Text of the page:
Why NCUIRE? - The Student Perspective
As a student, you likely have many questions about this program. Below, you'll find some frequently asked questions. If none of the items below answer your questions, feel free to forward your question(s) to: NCUIRE@asu.edu
As an undergraduate student, why would I want to work with a faculty member to obtain research experience?
NCUIRE inspires other sorts of benefits as well. NCUIRE improves student graduation and many participants eventually attend graduate school (for further details click on this link). Much of the research done in NCUIRE settings is cutting edge and rigorous enough to get into publications like Current Zoology, Frontiers in Microbiology, Journal of Computing Sciences in Colleges, Journal of Geometry, and Women’s Reproductive Health (to name only a few).
What have prior NCUIRE student participants thought of their experiences in the program?
"Personally, this project has been one of the most fulfilling experiences during my entire undergraduate career. I have gained invaluable experience about the nature of being a scientist conducting research. As I intend to apply to graduate school, this opportunity has given me real world experience. . .The relationship I have forged with my mentor is another gratifying element of this experience. To work so closely with a professor of his caliber has been priceless. The knowledge I have gained from this I will take with me my entire career."
This sounds great, but I don't think I have time to get involved in research. My courses and job are already consuming more time than I have.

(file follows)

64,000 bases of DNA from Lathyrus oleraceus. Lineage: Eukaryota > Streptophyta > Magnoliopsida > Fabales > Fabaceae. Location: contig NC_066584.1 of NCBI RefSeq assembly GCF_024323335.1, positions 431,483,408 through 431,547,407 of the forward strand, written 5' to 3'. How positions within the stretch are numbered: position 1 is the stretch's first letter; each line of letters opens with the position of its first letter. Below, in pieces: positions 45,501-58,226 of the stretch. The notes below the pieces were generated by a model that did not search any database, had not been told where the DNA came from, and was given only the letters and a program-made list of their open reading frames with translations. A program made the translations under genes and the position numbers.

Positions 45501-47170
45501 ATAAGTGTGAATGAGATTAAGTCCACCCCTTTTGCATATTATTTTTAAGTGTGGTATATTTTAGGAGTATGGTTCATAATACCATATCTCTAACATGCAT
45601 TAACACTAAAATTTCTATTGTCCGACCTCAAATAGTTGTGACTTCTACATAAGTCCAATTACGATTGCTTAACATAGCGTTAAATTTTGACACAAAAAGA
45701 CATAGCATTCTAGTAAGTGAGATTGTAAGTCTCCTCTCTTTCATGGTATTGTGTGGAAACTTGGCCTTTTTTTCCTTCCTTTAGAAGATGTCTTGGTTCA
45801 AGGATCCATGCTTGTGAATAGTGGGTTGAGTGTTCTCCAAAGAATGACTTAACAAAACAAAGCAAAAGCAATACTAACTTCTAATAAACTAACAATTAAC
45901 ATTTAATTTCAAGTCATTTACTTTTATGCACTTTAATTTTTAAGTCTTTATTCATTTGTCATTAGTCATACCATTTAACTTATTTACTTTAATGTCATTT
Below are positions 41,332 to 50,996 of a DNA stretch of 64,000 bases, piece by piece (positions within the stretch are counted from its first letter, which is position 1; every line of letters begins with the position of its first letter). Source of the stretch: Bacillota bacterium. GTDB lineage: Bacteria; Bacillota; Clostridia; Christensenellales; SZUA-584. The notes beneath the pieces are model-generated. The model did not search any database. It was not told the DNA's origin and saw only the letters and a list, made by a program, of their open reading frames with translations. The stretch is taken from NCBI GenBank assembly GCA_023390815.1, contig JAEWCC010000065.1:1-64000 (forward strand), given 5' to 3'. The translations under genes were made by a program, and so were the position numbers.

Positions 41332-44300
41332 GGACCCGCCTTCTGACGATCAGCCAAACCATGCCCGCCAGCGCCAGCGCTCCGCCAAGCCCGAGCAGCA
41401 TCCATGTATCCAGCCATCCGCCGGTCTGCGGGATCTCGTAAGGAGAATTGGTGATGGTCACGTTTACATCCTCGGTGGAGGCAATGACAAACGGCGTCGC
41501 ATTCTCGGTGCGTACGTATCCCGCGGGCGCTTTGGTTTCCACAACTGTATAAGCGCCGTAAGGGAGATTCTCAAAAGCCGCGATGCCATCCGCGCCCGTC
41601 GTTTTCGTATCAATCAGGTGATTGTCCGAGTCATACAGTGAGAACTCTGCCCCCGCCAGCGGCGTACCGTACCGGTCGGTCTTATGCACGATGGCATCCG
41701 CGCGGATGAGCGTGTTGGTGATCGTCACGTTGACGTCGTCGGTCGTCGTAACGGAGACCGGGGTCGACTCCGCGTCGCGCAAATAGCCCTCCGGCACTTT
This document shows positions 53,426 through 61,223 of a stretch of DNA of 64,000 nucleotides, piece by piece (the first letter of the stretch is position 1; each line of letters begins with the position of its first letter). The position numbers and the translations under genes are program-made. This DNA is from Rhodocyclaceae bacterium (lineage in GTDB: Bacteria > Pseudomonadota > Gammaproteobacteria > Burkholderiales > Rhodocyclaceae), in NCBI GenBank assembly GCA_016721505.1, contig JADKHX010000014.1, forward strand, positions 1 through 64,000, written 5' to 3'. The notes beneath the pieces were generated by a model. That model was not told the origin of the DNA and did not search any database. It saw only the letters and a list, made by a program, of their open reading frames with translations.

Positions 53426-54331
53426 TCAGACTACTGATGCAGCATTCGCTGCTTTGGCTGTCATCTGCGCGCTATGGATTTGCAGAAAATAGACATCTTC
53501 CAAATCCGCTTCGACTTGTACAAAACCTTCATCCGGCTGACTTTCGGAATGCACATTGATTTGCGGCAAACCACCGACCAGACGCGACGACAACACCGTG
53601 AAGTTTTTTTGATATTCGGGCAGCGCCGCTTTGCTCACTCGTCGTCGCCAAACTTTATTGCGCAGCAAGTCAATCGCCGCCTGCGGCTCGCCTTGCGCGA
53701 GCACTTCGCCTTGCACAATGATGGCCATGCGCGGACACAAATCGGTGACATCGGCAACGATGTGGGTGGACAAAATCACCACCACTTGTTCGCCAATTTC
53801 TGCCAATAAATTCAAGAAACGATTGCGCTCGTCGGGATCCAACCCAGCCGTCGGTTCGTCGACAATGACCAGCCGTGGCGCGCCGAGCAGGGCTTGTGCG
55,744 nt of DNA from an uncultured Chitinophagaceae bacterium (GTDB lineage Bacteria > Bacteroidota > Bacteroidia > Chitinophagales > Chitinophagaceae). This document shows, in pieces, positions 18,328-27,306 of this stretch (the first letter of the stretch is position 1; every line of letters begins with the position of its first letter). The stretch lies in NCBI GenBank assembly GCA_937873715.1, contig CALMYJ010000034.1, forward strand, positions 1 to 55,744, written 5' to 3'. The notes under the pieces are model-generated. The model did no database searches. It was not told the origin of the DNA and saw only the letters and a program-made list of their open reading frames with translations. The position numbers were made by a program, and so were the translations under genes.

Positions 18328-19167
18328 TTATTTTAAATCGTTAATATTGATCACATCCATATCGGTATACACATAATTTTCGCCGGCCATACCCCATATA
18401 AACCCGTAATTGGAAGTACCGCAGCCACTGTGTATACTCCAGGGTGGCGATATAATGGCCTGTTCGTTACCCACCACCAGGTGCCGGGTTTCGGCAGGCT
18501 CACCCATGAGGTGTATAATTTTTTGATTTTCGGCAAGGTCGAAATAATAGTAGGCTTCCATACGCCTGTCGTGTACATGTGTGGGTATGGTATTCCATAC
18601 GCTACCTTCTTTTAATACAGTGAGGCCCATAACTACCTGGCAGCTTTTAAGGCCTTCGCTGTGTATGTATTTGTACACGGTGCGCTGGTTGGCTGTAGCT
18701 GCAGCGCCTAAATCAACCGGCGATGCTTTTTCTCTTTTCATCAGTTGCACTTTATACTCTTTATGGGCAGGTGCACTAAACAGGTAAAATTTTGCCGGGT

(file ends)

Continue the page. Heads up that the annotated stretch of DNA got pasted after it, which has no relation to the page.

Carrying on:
I'm a new student. I don't know many faculty. How do I find one that is interested in the same topics as me and might be interested in working with me to submit an application to the NCUIRE program?
If your interests are outside of those covered by your current courses, take a look at what other New College faculty are doing and approach them to be a collaborator on your NCUIRE application. Interested in Humanities, Arts, and Cultural Studies (History, for example)? Interested in Social and Behavioral Sciences (Psychology, for example)? How about Mathematical and Natural Sciences (Biology or Computing, for example)? Click on any of the links above to visit webpages that describe what type of research and creative endeavors New College faculty in these areas pursue.
Why are there four (4) different types of NCUIRE Awards? For which one should I apply?
NCUIRE Research Assistantships allow students to participate in research early in their college careers. In particular, these awards are intended for students with little to no prior research experience. The duration of the awards is a single semester or summer session. Research Assistants generally work closely with other student researchers to begin to learn the craft of inquiry. Research Assistants are not expected to commit as much time to the NCUIRE project as NCUIRE Scholars and Fellows (see Appendix A). It is anticipated that most students applying for NCUIRE Research Assistantships will be freshmen or sophomores. The application process is brief and consists of: 1) a summary of the student role in the project articulated and submitted by the faculty mentor and 2) a brief (100 words or less) statement provided to the proposed faculty mentor by the student describing why s/he wishes to participate in NCUIRE and the creative/research project.